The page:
Congratulations, you’ve decided to buy your first home. Welcome to being your own landlord, property taxes and 30+ years of debt and adult level responsibility.
After you’ve met with a realtor and found your “dream home” there comes the home inspection. “What do I need a home inspection for?” you might ask yourself, “I’ve walked through that house so many times I know every nook and cranny.” These are all worthy questions, so I decided to go straight to the source and met with Joe Reilly from Strike First Inspections in Menifee. Here is what he had to say.
Q: What exactly is a home inspector?
A: A Home Inspector is someone who does visual non-intrusive inspection of the accessible areas of a residential dwelling.
Q: Does an H.I. make the necessary repairs?
A: The answer is NO. California Business Law 7197(a) states it is an unfair business practice for a home inspector, a
company that employs the inspector, or a company that is controlled by a company that also has a financial interest in a company employing a home inspector, to do any of the following:
- To perform or offer to perform, for an additional fee, any repairs to a structure on which the inspector, or the inspector’s company, has prepared a home inspection report in the past 12 months.
- Inspect for a fee any property in which the inspector, or the inspector’s company, has any financial interest or any interest in the transfer of the property.
- To offer or deliver any compensation, inducement, or reward to the owner of the inspected property, the broker, or agent, for the referral of any business to the inspector or the inspection company.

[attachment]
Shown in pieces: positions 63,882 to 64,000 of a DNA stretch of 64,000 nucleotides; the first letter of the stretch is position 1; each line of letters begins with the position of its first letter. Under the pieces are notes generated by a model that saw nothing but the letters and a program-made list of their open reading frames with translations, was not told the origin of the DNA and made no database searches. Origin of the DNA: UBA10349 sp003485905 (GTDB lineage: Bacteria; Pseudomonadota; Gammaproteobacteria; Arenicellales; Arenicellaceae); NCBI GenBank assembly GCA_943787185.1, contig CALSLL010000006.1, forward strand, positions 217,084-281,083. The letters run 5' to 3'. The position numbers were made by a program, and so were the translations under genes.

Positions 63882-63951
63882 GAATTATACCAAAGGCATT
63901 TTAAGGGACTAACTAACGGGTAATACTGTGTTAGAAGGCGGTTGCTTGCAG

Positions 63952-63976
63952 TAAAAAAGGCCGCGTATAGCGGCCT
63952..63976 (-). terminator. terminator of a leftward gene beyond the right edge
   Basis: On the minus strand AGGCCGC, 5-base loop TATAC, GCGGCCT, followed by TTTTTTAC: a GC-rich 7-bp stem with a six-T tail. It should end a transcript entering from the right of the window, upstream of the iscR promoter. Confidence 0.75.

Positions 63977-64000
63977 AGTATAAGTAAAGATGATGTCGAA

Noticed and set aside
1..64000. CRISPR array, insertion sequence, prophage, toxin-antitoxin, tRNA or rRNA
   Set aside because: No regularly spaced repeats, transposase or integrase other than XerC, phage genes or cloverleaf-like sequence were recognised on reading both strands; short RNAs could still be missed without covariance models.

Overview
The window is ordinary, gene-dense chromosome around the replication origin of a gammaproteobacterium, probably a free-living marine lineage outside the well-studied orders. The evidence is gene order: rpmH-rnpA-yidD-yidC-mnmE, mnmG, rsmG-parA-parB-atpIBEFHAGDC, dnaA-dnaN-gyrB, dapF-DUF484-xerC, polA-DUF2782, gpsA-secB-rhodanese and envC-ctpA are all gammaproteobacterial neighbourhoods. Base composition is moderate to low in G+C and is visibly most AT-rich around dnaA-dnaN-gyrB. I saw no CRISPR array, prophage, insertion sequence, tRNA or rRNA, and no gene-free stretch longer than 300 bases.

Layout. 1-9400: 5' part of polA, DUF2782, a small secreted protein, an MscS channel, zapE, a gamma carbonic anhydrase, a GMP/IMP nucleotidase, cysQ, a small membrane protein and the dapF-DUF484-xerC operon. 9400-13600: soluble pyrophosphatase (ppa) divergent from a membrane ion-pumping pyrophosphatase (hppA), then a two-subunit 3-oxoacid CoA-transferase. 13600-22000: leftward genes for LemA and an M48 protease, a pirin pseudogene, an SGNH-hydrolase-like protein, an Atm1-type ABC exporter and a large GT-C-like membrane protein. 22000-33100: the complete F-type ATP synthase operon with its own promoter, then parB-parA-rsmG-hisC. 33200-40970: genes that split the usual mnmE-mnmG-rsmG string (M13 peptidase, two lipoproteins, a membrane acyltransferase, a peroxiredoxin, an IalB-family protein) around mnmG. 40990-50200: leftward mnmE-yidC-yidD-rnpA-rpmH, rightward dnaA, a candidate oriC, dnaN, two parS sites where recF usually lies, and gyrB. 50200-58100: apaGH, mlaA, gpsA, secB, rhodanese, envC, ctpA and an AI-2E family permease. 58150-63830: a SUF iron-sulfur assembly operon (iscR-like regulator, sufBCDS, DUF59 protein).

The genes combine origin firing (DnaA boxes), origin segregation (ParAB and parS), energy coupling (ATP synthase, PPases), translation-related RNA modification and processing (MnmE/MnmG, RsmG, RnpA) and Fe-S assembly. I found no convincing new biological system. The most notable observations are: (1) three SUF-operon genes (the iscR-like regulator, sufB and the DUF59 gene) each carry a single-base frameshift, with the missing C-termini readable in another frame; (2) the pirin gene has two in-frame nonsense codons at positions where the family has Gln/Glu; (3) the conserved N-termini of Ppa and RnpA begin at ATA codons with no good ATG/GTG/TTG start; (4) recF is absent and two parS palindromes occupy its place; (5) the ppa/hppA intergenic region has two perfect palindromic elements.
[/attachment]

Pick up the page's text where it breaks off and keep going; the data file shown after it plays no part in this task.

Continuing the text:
- Accept an engagement to make an inspection or to prepare a report in which the employment itself or the fee payable for the inspection is contingent upon the conclusions in the report, preestablished findings, or the close of escrow.
- A home protection company that is affiliated with or that retains the home inspector does not violate this section if it performs repairs pursuant to claims made under the home protection contract.
Q: All that makes sense. If the guy getting paid to inspect is also the guy getting paid to make repairs, that is a conflict. Can a homeowner do an inspection themselves?
A: Of course,(and here is the “however”), the potential buyer or renter is understandably excited about purchasing or renting a home and they are busy visualizing where to put the sofa, T.V., and the trophy case, they are not looking at the small items that may turn into something big. Your home inspector does not have a vested interest in the property and is solely there to point out areas with deficiencies.
As I’ve pointed out before it’s your home and you need to maintain some responsibility over it. If you think it’s expensive to hire a professional wait until you hire an amateur. If you want to get a hold of Joe at Strike First his number is (951) 333-7182.
What lessons have you learned in the home buying process that you wish you had known? Leave them in the comments below.